Painful Truth: Greed fuels our leadership class

Question: If someone is getting a really nice salary, six figures, but they hold out for more money, are they greedy?

You might say yes.

You might say that it’s complicated, and economic factors and high costs of living and getting the best candidate for the job and tough tasks and blah blah blah excuse me while I go throw up.

This week we got two brilliant examples of how power and greed go hand in hand, and how everyone in a position of power just signs off on it.

First, we found out that Dr. Max Coppes was given an extra $75,000 a year in money taken straight out of charitable donations to boost his salary as head of the B.C. Cancer Agency. His salary was already $561,000 a year, by the way. It was the former head of the Provincial Health Services Authority who asked for the boost.

The whole point of the B.C. Cancer Foundation is to raise money to buy equipment and to pay for cancer research. It is not so that some senior executive can upgrade to the better grade of champagne to fill his jacuzzi.

Coppes’ sickening greed is particularly alarming for a pediatric oncologist, someone who should know the difference an extra several hundred thousand dollars can make when it comes to buying hospital equipment.

Meanwhile, Amrik Virk, our minister of advanced education, is in trouble because of more emails coming to light, showing that he was in on the scheme to “top up” the salary of senior staffers at Kwantlen Polytechnic University, while Virk was serving on the board.

In 2011, Virk wrote that an extra $20,000 “research allowance” was a good way to get around government pay caps for an incoming KPU vice-president.

The VP, Anne Lavack, would eventually get a salary of $170,000 her single year at KPU, plus $50,000 for moving expenses, the $20,000 research payment, and $50,000 for a “pre-employment” consulting contract.

Let’s see, who else is staggeringly overpaid around here?

TransLink CEO Ian Jarvis made $468,015 in 2013. That would seem fair, if buses magically flew through the skies on pink pixie wings, carrying each of us individually to our destinations. Michael Corrigan, CEO of BC Ferries is doing better, making $563,000 in exchange for raising rates while reducing service.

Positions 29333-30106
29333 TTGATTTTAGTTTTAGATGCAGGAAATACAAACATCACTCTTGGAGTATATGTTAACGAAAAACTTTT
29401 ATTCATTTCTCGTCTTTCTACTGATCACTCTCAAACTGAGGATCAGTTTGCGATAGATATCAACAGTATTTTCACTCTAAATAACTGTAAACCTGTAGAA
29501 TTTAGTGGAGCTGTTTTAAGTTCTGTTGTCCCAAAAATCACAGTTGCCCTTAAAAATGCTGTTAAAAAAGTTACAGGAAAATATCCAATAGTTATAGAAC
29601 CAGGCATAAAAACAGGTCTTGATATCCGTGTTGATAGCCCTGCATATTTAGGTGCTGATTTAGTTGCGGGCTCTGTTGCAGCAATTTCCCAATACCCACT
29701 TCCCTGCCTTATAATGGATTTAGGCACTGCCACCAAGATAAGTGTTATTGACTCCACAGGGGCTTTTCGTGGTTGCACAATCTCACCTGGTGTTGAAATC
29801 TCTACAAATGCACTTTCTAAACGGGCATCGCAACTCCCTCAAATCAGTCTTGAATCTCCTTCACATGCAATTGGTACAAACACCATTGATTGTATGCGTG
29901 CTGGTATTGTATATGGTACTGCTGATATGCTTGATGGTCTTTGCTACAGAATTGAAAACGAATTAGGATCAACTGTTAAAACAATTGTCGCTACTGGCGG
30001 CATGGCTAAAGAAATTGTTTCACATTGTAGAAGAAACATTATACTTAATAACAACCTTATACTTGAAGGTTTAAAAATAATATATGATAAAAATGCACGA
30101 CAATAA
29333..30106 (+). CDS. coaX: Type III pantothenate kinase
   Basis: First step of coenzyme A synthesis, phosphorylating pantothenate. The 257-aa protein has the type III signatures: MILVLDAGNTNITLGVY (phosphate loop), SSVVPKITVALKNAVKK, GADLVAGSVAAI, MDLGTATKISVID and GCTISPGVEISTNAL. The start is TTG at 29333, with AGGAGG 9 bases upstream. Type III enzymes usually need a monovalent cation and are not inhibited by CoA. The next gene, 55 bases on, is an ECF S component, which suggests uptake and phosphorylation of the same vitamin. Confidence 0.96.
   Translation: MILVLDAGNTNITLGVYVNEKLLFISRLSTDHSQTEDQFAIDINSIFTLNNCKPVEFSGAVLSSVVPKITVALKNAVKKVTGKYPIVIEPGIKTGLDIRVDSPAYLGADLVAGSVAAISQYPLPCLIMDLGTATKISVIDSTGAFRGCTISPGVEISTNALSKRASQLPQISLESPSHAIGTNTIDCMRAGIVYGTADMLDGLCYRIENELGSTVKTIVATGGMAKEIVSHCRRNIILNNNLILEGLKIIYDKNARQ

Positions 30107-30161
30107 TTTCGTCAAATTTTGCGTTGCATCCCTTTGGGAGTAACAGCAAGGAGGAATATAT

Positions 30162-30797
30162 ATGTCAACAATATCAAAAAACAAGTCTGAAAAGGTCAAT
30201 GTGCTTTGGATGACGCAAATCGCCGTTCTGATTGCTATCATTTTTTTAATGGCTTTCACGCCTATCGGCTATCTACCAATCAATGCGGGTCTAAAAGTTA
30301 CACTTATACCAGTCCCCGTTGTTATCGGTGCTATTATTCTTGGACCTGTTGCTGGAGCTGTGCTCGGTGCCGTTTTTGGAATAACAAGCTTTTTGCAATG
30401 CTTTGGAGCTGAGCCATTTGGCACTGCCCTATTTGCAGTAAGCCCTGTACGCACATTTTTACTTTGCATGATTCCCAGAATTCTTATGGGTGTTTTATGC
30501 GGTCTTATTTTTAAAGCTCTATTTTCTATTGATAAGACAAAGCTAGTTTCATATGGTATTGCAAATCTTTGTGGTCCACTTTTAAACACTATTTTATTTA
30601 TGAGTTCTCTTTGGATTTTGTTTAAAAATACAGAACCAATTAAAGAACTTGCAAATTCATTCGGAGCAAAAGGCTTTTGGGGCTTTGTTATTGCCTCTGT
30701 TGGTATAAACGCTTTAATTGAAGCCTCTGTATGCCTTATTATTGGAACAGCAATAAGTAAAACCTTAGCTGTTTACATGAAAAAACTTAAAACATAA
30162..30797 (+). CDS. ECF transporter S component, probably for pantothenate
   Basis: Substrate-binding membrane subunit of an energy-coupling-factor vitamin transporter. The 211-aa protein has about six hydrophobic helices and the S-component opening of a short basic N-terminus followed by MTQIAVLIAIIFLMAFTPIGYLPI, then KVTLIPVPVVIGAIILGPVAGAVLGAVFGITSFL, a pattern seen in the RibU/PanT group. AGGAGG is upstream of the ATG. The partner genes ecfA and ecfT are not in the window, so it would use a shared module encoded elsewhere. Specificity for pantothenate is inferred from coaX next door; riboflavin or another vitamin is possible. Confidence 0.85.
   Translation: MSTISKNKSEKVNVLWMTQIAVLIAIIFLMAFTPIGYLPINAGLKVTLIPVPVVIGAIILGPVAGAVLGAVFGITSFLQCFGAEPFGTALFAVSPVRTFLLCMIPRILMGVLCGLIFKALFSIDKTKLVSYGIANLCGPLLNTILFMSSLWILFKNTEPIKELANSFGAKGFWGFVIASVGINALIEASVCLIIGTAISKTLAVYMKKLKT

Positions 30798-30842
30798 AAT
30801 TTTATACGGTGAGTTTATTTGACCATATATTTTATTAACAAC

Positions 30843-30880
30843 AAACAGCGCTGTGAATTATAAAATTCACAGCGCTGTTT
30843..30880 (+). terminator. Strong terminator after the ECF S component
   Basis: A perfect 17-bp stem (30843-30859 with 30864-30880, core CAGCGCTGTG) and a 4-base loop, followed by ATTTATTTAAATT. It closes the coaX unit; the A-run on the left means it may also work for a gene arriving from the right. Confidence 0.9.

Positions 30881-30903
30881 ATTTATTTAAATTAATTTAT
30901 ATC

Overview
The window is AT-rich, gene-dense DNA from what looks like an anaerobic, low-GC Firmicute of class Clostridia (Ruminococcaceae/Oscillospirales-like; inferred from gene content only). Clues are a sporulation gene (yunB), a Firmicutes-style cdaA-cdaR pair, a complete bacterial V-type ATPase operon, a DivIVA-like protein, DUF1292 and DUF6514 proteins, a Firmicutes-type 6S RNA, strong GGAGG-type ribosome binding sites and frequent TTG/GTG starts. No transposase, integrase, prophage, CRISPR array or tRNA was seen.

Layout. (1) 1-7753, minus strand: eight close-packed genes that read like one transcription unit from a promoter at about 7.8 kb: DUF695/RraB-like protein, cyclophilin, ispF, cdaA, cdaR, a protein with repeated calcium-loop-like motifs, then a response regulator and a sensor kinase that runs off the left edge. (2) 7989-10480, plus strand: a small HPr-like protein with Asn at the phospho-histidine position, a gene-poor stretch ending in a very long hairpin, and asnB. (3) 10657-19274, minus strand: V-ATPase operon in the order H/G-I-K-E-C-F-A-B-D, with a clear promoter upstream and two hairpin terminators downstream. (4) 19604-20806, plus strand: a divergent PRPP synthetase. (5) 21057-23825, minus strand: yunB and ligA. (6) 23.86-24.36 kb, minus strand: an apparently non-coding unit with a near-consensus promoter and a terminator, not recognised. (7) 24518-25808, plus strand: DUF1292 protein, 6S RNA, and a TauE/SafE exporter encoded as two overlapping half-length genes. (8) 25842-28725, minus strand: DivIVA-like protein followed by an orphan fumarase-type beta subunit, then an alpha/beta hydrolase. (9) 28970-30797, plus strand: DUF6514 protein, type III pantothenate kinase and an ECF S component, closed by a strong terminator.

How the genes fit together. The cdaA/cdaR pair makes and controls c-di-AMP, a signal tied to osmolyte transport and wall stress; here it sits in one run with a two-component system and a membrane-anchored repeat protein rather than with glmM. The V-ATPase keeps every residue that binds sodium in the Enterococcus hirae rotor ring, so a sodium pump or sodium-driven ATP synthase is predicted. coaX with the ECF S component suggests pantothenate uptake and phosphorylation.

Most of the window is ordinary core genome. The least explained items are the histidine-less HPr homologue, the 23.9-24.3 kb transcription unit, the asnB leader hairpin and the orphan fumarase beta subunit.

Ah, but I can hear the whinging apologists approaching, shuffling forward to grovel before the powerful. 

“These jobs require special skills, leadership abilities, charisma, experience! It’s hard to find people who can do them well, and they must be attracted with fitting compensation!”

But… but they don’t do their jobs well! They are often incompetent, disliked, and wasteful.

Coppes is gone, having essentially been run out of town amid increasing patient wait times and morale problems in the agency. TransLink and BC Ferries? If half a million gets us this level of service, do we have to pony up $10 million to get something worthwhile?

The same thing happens in private enterprise, of course, where CEOs regularly produce massive layoffs, inefficient mergers, or bankruptcies while lining their own pockets. The same people often switch from public to private, CEO to president, from the boardrooms of for-profits to non-profits to government consulting work.

It’s a system of, by, and for the powerful, where those signing off on the salaries expect to be the ones getting them someday. It’s based on greed. It’s based on entitlement. 

It’s based on the idea that the people in charge are better than the rest of us.

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